Go Back To Article List
Fannie and Freddie Bail Out
Wednesday, July 16, 2008
As I have warned for years (since 2002 to be exact), the collapsing housing bubble finally brought Fannie Mae and Freddie Mac to their knees. It is important to be clear about the nature of the problem so that the best solution can be designed.
The markets are not suffering from a "mental recession" to use Senator Gramm's famous phrase. The markets turned sour on Fannie and Freddie because they sit on $5 trillion of mortgage debt, much of which is going bad. In ordinary times, the prime mortgages that are the basis of Fannie and Freddie's portfolios go bad at very low rates. Even when they do default, since the value of the house is typically close to the value of the mortgage, most of the debt will be covered.
Now loans are going bad at very high rates and the loss for many of these homes will be in the neighborhood of 50 percent, since many of the mortgages in former bubble markets will be far underwater. With the mortgage insurers also going underwater, Fannie and Freddie will have to bear the full loss on many of these foreclosures.
Stockholders and lenders were looking ahead, realizing that falling house prices would make matters worse. They knew that the only question was the exact date of collapse. Not wanting to be there for the wreckage, they dumped their stock. This is exactly what financial markets are supposed to do. If the market had been able to show similar foresight in 2003 or 2004, it would have prevented the worst excesses of the bubble.
There are several key issues in the bailout. Will stockholders get a boost from the Treasury? Will the bondholders be left whole? Will the management that drove these mortgage giants into bankruptcy be left in place, with their multi-million dollar salaries?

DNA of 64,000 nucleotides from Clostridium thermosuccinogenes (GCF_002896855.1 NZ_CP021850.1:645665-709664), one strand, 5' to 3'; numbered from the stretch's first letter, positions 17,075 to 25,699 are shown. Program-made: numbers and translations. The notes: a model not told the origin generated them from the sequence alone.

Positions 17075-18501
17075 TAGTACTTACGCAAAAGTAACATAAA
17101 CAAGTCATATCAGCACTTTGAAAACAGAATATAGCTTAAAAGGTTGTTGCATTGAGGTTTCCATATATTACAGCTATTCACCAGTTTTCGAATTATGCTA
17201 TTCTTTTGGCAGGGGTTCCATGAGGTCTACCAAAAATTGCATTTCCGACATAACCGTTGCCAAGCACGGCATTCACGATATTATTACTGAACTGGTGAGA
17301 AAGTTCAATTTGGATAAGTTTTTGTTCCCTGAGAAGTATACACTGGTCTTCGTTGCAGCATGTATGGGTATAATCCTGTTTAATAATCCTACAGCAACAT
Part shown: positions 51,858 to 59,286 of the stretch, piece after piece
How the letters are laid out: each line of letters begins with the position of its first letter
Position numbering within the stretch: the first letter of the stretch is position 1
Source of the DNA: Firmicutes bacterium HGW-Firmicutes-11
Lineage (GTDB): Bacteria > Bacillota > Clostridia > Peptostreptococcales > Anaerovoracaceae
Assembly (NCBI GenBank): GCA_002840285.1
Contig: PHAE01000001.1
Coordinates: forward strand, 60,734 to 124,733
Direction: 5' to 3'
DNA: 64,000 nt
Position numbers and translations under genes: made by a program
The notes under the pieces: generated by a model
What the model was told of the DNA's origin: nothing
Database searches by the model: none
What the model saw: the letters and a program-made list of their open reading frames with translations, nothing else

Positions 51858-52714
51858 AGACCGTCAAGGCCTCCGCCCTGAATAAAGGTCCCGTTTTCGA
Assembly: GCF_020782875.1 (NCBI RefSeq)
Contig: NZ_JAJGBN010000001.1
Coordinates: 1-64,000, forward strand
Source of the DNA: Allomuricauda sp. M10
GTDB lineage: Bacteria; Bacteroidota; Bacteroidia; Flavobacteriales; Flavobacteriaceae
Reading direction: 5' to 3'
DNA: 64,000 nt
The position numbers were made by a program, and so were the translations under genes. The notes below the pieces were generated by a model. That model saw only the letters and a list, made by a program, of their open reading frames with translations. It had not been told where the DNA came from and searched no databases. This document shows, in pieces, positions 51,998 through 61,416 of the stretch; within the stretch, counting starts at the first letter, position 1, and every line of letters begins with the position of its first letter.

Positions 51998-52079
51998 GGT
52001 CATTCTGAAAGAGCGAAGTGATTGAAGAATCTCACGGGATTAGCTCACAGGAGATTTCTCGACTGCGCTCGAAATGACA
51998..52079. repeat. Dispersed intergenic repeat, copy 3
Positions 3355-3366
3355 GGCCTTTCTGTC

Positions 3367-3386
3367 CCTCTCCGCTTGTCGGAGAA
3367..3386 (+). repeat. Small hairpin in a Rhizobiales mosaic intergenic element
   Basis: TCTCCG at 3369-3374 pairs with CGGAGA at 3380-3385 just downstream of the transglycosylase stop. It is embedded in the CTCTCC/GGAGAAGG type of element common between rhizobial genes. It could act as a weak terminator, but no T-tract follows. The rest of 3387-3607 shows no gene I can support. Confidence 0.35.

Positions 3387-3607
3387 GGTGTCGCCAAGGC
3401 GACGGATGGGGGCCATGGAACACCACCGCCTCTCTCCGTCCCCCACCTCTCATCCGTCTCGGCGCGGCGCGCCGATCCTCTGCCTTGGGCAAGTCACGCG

The answer to all three questions appears to be "yes," with Congress moving as quickly as possible to approve the bailout package. For now the plan appears to be to leave the GSEs largely intact, as though nothing had happened. Interestingly, the Bush administration, which had previously resisted calls to clamp down on speculation in the oil markets, has sought to restrict short-selling of Fannie and Freddie, as well as other troubled financial companies.
The other part of the story is how much money the government is prepared to pump into housing. This will now be an explicitly political decision with the Fed and the Treasury, rather than the financial market, openly determining how much money goes to finance residential housing.
It is far too early to determine the full impact of the collapse of Fannie and Freddie since it is not clear to what extent they will be forced to change their lending practices. For example, will they be required to consider the price-to-rent ratio before they buy a mortgage? If such a rule had been in effect six years ago, it would have prevented most of the rapid expansion of the housing bubble.
How soon will Fannie and Freddie be forced to re-capitalize and under what terms? To what extent will they be allowed to take on new loans in the meantime? The answers to these questions will have a substantial impact on the housing market in the months ahead.
In other items, the high inflation shown in both the import price index and the producer price index are likely to put upward pressure on mortgage interest rates in the future months. Non-oil import prices are up 7.3 percent from June 2007 to June 2008. Over the last three months, they have been rising at a 12.1 percent annual rate. The core finished goods index of the producer price index rose at a 4.2 percent annual rate over the quarter. The core intermediate goods index rose at a 19.3 percent rate over this period. It is only a matter of time until these price increases show up in the consumer price index.
By Dean Baker